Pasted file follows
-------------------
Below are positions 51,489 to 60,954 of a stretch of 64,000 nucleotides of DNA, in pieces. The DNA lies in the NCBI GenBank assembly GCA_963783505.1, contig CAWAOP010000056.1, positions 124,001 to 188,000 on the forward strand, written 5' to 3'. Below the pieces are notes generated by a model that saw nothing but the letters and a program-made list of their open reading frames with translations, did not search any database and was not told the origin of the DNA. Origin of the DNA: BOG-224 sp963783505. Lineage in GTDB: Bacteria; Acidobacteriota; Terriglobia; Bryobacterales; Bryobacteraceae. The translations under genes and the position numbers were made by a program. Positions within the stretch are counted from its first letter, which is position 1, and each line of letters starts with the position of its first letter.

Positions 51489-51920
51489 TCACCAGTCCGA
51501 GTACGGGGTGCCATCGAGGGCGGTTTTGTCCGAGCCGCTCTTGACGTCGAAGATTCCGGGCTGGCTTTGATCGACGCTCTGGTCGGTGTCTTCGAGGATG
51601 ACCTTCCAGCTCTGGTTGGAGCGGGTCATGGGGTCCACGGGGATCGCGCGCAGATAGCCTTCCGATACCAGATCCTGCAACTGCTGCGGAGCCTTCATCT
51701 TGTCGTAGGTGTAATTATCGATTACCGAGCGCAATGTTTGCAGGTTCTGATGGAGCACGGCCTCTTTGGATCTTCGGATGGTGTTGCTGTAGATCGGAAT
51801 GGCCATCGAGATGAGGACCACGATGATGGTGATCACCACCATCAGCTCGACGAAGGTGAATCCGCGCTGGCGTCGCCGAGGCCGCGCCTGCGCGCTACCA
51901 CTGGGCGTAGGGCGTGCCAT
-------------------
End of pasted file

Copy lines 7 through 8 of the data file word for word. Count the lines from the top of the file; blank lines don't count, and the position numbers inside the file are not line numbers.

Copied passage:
51801 GGCCATCGAGATGAGGACCACGATGATGGTGATCACCACCATCAGCTCGACGAAGGTGAATCCGCGCTGGCGTCGCCGAGGCCGCGCCTGCGCGCTACCA
51901 CTGGGCGTAGGGCGTGCCAT